Board member Bill Goodwin at the BITA AGM.
Members of the British Industrial Truck Association (BITA) are optimistic about general prospects for the UK forklift market over the next 12 months and many expect company sales to rise by over 10%.
The evidence supporting the optimism was the result of an Oxford Economics survey unveiled at the BITA AGM this month.
Oxford Economics head of industry services Keith Edmonds says economic activity in the UK is "gradually recovering but what's fascinating is how the major drivers of UK growth are shifting in the upswing from household spending and government activity towards investment spending, exports and manufacturing activities in general."
"This is a marked contrast from the traditional leadership role played by services," Edmonds says.
BITA members' opinions echo the improving economic environment and the leading role for investment and manufacturing identified in the latest economic forecast document, The 2011 UK Forklift Truck Market Outlook, which is available exclusively to BITA members.
Edmonds says while GDP increased by 1.3% in 2010, manufacturing ended the year with a 3.6% jump. During the year, service sector activity increased by 1.1% overall but within that, wholesale and retail distribution services (a key sector for forklifts) increased by 2.8%.
"This pattern of sectors important for forklift demand outperforming the economy as a whole is set to continue in 2011."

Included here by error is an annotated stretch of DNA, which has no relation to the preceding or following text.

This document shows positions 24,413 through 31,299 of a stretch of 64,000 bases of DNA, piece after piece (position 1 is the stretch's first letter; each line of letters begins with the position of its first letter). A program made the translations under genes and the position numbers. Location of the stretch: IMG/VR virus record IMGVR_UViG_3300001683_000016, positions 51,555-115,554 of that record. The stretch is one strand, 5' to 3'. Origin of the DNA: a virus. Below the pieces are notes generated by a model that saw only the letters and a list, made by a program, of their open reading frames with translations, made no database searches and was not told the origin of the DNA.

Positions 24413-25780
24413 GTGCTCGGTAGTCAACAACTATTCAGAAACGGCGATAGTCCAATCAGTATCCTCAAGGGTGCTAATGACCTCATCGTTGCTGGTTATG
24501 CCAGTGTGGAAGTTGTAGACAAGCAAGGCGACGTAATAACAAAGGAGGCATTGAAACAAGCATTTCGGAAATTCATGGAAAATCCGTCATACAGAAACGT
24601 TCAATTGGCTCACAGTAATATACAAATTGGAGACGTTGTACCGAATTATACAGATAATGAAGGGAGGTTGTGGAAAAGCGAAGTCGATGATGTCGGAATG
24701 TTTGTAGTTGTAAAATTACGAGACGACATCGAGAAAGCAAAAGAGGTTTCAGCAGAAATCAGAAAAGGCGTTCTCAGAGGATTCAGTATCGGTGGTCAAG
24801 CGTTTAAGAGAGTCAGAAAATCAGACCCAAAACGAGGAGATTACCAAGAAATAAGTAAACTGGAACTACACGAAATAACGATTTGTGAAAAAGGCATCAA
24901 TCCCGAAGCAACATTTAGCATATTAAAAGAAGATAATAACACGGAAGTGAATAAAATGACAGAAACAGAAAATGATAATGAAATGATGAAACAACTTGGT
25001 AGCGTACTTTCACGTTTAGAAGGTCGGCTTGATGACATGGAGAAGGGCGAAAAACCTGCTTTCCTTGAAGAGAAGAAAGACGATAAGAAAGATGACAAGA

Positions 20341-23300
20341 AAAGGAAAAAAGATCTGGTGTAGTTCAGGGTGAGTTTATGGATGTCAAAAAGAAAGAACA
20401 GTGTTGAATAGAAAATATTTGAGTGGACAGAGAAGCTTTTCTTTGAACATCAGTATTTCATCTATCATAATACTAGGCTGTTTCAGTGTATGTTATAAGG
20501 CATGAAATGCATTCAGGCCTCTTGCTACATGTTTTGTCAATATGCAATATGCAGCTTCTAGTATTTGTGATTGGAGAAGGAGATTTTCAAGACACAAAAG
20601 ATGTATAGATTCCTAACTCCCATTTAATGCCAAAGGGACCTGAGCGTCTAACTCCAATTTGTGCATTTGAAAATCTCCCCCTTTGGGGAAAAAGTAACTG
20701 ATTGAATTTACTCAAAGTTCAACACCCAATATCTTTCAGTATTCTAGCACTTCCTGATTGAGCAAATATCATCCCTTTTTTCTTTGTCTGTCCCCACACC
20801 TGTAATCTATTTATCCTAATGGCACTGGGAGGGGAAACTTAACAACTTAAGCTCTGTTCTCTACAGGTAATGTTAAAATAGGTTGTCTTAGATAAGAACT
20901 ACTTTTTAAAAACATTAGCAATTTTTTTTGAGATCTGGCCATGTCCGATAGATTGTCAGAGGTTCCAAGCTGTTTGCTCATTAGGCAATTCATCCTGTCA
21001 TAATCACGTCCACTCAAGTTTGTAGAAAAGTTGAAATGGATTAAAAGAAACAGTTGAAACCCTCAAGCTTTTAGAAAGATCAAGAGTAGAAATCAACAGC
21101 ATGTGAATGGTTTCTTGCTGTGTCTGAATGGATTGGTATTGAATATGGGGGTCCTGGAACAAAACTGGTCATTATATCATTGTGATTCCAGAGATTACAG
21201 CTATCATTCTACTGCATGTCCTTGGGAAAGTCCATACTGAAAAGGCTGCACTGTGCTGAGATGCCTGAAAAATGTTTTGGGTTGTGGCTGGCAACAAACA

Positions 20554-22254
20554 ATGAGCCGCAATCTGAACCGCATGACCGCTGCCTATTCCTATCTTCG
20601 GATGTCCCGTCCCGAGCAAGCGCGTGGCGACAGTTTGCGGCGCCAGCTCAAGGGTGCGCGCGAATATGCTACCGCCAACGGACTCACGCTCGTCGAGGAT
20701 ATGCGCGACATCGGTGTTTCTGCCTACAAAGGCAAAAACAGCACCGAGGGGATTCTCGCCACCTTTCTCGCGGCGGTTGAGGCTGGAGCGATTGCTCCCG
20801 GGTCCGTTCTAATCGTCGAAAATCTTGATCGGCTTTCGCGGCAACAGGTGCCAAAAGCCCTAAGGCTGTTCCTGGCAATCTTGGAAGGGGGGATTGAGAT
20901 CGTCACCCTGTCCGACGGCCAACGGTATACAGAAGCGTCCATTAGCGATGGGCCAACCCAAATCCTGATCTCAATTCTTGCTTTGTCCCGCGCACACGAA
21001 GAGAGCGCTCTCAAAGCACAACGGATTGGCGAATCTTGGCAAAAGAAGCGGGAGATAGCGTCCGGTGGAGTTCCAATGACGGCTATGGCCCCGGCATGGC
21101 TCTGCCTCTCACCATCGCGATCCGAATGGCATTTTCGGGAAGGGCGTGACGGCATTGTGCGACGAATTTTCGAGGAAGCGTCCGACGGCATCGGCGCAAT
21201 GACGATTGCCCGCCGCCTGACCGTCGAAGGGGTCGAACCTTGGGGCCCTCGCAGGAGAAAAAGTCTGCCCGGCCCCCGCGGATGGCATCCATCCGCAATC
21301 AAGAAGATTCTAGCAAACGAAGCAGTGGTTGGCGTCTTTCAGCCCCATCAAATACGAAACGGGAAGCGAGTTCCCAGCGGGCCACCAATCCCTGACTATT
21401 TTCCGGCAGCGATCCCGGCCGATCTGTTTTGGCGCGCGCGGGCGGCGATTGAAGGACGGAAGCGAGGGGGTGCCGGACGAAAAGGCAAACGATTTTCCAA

BITA president Tim Waples says the "balance has tipped in favour of the UK forklift market". Orders rose by 23.9% in 2010 and this year's first quarter is 27.7% higher, year on year.
"2011 could yet beat previous expectations as stronger manufacturing output stimulates investment spending, generating orders for the forklifts that will be required to move merchandise," Waples says.
BITA also launched an industry recruitment initiative at its AGM. The association has committed to fund an industry apprentice manager to work with colleges and other trade associations to attract applicants to apprenticeship schemes.
The average age of engineers in the UK materials handling equipment sector is over 50 and increasing, based on a survey BITA carried out.
"Action must be taken now in order to prevent the age profile increasing to the point where there are too few experienced engineers left to train new apprentices," Waples says.
BITA Board member and Jungheinrich UK sales director Bill Goodwin is heading BITA's industry recruitment initiative, the Materials Handling Equipment (MHE) Apprenticeship Scheme.
"Excellent resources are already available in the form of training courses for MHE apprenticeships, for example those offered by North Warwickshire & Hinckley College - including the FLTA's new Vehicle Maintenance & Repairs (Lift Trucks) course which recently received accreditation - and City of Bristol College; plus other colleges offering engineering courses," Goodwin says.
However, he explains that the principal issue is take-up rates. "We need to see significant numbers of apprentices joining our sector to replace retiring employees if we want to reverse our current ageing profile.
"We believe that BITA can help by creating a management link, which does not currently exist, between the large companies and colleges to ensure that they are well enough informed and properly resourced to offer the most appropriate courses."
The industry apprentice manager will serve as a single point of quality management and contact with schools, colleges, applicants, operating companies and government funding agencies to ensure swift development and successful running of the scheme.
A crucial aspect of the role will be liaison across the industry, including collaboration with other trade associations and maintaining a public presence via web pages and exhibition attendance.